Post Traumatic Stress Disorder

Traumatic experiences vary across the spectrum and can involve significant bodily harm or psychological trauma. Post-traumatic Stress Disorder (PTSD) is the most common diagnostic category used to describe symptoms arising from emotionally traumatic experiences. Although PTSD is most familiar in association with war veterans, you need not have been in a war to have PTSD. This disorder presumes that the person experienced a traumatic event involving actual or threatened death or injury to themselves or others, the perception where death was likely, and where they felt fear, helplessness, or horror.

It is my belief that trauma symptoms are mostly adaptive, and originally evolved to help us recognize, avoid, and survive dangerous situations. The three main symptom clusters in PTSD are:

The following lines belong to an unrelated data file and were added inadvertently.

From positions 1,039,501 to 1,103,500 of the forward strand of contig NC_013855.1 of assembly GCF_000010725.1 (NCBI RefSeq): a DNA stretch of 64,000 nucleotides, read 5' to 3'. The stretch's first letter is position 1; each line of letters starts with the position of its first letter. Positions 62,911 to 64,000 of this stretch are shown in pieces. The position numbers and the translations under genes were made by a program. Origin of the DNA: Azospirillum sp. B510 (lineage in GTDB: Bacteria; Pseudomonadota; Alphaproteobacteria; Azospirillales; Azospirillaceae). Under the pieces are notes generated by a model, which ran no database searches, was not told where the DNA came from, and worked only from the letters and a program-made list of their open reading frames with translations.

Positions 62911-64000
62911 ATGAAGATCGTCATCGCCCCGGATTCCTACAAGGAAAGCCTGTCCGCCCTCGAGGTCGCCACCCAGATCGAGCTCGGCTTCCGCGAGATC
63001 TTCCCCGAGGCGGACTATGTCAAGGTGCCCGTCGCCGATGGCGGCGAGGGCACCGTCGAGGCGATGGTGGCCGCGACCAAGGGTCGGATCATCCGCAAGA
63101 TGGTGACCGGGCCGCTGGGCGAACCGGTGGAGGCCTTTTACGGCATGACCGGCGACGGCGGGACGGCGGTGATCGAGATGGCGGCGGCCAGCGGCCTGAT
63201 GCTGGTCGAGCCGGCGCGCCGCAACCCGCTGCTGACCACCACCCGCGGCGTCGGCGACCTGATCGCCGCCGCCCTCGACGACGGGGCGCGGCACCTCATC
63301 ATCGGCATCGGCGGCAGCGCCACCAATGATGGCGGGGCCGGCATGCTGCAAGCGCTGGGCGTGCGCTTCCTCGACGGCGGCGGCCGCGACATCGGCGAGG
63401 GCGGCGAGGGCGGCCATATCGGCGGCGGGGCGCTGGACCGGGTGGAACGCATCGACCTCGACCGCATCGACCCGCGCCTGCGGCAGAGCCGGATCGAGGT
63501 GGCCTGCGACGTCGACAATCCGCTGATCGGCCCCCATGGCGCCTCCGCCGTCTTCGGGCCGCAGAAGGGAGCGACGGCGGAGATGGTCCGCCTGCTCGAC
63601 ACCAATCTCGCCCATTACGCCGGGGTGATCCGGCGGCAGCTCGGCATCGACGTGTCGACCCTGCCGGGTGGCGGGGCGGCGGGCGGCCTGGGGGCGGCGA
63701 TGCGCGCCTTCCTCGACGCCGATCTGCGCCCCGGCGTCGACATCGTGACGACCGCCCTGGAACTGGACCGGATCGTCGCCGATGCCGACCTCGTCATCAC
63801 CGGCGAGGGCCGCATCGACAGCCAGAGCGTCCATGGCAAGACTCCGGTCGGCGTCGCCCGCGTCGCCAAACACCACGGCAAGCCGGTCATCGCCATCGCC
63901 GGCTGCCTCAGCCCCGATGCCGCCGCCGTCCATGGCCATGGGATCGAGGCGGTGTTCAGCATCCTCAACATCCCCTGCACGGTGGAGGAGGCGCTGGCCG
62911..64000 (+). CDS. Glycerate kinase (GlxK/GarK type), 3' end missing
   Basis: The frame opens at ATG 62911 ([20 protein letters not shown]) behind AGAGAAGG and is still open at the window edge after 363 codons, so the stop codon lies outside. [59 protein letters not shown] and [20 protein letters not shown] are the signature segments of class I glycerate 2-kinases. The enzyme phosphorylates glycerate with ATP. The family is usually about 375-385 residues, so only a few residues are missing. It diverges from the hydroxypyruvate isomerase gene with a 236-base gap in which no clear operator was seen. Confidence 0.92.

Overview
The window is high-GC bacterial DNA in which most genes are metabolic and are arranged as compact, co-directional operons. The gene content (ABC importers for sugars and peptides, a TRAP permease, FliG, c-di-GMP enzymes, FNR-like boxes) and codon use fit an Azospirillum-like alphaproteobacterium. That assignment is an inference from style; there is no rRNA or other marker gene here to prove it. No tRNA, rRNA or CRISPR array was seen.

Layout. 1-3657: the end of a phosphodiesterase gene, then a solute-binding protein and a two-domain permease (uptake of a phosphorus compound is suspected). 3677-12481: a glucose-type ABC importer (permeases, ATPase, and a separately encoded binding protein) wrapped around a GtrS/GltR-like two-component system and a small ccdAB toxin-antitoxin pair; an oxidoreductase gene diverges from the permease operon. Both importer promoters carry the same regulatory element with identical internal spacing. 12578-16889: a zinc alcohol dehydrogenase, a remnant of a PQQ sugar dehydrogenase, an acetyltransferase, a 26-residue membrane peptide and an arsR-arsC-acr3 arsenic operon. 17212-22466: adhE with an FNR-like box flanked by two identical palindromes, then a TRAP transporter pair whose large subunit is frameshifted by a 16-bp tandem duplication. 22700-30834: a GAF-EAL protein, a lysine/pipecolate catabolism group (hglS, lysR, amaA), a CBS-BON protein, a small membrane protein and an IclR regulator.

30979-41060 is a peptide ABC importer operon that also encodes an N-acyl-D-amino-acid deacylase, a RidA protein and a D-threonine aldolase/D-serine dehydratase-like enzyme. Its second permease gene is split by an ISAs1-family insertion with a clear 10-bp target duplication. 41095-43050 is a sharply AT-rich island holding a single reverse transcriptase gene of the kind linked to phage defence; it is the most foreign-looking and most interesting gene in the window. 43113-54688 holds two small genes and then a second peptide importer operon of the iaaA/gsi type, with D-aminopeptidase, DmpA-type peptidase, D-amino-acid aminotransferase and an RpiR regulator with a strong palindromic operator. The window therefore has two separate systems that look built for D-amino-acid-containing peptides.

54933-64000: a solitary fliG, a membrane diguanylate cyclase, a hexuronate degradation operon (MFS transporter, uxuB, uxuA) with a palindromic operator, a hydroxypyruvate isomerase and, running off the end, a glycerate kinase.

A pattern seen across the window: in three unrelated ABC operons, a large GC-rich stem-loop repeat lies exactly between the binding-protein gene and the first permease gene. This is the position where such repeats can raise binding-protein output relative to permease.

1. Avoidance: when the person tries to reduce exposure to people or things that might bring on their intrusive symptoms including emotional numbing.
  2. Intrusions: where the traumatic event is re-experienced in some form such as flashbacks or nightmares.
  3. Hyperarousal: the physiologic signs of increased arousal, such as hypervigilance or increased startle response, “being on edge.”

Although the typical traumatic disorder may be PTSD, there are variations in how impacts from a traumatic experience manifest. Someone may have many of the symptoms associated with PTSD, yet do not meet full medical criteria for the actual diagnosis. Anxiety, depression, dissociative phenomena, and other mood disturbances may arise in response to traumatic experiences as well. Individual differences affect both the severity and the type of symptoms experienced, and is likely related to the subjective difference of the individual.